India is called The Motherland for a reason. She clutches you with warmth and love, and in that very embrace will push and challenge you to grow and be your better self. Here are just a couple of ways on how a journey to the source of Yoga provides the opportunity to live and breath yoga:
1. Simplicity. “It is the simple things in life that are the most extraordinary.” Paulo Coehlo.
We all like external luxury and comfort, but the ability to find contentment in simplicity is a true blessing. Last year, when I first entered my accommodation in India where I would be living for 10 weeks, all I saw were barren walls crumbling with chipped paint. I initially felt sad. The next day I went to the market and bought a small inexpensive Buddha statue and a tree of life rug. I put the statue on the dresser along with incense, mala beads, and a candle. With these small simple additions, my room became my sacred space. Through simplicity we find independence and freedom from the need and dependency on material objects and external comforts. We experience true peace and contentment from within. We discover that less is more and we experience that peace comes from within.
2. Beauty. “Everything has beauty but not everyone will see it.” Confucius
The cliché that beauty is in the eye of the beholder is strikingly evident in India. It’s a country of stark and vivid contrasts where you see everything and anything. India provides us the opportunity to see beyond our limited idea of beauty, our personal preferences, and our conditioned beliefs. As we awaken our senses through meditation and understanding through experience, we expand our contracted perceptions to see, feel, and experience the beauty, divinity, and purpose in all things. We dismiss our prejudices. Through the right lens, with an open heart and an open mind, everything from freely roaming street animals, cow dung in the street, challenges, perceived obstacles, hardships, and longstanding disappointments become a beautiful teacher full of lessons.
3. Patience. “Patience is not about how long you can wait, but on how you behave while waiting.” Author Unknown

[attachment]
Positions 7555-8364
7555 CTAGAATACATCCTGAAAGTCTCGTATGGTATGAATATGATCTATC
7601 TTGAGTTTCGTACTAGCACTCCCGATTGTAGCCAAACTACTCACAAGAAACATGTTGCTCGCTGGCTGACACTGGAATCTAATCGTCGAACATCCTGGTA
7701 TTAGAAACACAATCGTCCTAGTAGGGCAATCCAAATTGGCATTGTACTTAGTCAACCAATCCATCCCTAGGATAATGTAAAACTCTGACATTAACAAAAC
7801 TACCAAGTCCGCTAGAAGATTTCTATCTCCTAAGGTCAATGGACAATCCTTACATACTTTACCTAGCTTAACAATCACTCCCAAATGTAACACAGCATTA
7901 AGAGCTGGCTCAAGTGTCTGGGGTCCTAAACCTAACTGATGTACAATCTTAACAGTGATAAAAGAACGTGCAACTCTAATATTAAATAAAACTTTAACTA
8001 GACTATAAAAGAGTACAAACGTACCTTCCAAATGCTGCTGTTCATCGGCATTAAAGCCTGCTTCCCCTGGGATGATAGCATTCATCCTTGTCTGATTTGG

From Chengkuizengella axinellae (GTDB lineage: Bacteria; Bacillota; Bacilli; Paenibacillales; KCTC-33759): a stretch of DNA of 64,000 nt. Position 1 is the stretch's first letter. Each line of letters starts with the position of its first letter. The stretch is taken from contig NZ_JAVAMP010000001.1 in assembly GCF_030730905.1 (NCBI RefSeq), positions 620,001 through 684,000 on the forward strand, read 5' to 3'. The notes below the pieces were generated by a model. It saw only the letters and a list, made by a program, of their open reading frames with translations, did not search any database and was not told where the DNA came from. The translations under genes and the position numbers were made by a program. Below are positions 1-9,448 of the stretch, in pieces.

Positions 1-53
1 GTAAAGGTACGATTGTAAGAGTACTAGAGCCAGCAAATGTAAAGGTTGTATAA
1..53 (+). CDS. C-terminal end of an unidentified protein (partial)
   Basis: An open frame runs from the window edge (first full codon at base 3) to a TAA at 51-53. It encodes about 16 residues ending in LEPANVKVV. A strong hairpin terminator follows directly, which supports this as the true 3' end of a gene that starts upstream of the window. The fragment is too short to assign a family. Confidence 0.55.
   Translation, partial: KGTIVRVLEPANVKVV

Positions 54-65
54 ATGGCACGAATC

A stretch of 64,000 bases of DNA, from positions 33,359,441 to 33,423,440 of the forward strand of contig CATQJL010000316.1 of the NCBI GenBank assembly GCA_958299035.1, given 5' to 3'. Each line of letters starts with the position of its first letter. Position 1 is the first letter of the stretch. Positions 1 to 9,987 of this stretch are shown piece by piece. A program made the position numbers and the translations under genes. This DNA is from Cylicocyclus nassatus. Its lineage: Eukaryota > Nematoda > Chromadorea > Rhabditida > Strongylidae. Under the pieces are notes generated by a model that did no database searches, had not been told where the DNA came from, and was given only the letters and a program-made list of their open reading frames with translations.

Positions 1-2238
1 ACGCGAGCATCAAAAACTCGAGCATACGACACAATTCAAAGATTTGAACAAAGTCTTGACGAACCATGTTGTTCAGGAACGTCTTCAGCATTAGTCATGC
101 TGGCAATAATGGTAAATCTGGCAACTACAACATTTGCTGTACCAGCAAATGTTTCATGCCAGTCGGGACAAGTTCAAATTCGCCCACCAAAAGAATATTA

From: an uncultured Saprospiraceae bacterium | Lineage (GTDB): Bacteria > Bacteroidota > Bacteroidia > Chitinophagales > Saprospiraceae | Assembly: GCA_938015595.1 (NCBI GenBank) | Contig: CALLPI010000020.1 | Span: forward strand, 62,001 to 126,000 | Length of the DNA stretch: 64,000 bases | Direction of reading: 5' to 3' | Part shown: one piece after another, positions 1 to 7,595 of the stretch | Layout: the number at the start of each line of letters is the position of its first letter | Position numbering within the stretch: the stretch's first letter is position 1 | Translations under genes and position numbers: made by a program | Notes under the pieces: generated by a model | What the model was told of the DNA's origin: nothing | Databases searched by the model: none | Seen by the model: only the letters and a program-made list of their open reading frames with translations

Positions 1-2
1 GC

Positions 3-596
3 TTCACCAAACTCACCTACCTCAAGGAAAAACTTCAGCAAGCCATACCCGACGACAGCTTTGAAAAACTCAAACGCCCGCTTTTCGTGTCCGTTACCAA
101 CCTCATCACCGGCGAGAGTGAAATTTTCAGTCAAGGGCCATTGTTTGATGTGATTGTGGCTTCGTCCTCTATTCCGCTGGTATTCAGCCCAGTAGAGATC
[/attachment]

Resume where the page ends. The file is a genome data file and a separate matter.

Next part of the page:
In India you will frequently hear the term “slowly, slowly.” In the West, we are often conditioned to strive towards speed and efficiency. It quickly becomes apparent when you land in India that patience is more than a virtue, it’s a necessity. Things run at a slower pace, customer service can be an unheard of concept, language can be a barrier. Off of the mat, India provides us with the opportunity to practice grace while waiting and maintaining, behaviour that is kind, respectful, and patient with a positive attitude.
4. Self-Realization. “You are very powerful provided you know how powerful you are.” Yogi Bhajan.
With the mantra “Anything and Everything is Possible,” India is extremely resourceful. Witnessing this wisdom in action and changing our limited belief system propels us forward with confidence and conviction. This radical change in our thinking allows us to step out of the box and the power to step into self-realization (the goal of yoga) and self-actualization (the goal of life).
5. Acceptance and Gratitude. “The attitude of gratitude is the highest yoga.” Yogi Bhajan.
Acceptance does not mean approval but acceptance is the doorway to peace. Gratitude is the doorway to abundance. Spending time in a country where poverty is visibly apparent and not easily avoided helps us connect to our compassion and to become aware of reality. In the West we can easily create bubbles and worlds of comfort. In India the division between the wealthy and poor is stark, yet the two remain within arms length of each other. Witnessing the hardship and poverty will challenge you to need less and to do more by contributing to the sick, needy, and poor. We leave India more humble, grateful, appreciative, and hopefully inspired to lead by example as we make our difference.
6. Letting Go. “You cannot always control what goes on outside. But you can always control what goes on inside.”
Control is an illusion. In India this becomes quickly apparent. Plans change all the time and it takes tremendous effort for things to run smoothly. Rather than planning, it quickly becomes apparent one must set intentions. As I ran yoga retreats in India this became a great practice in the ability to let go. For people that tend to be Type A and need control, they realized that they have the ability to use their coping skills to relax and manage their anxiety. To their surprise and shock, they were able to tolerate situations, places, and experiences that they did not believe they otherwise could. They left feeling empowered, re-energized, confident, and inspired. They learned how to truly flow and practice vinyasa off of the mat.
The true practice is living yoga. A journey to the source provides the opportunity to leave a long lasting impact in changing our lives for the better. India is the ultimate teacher, mirror, and a beautiful mother.
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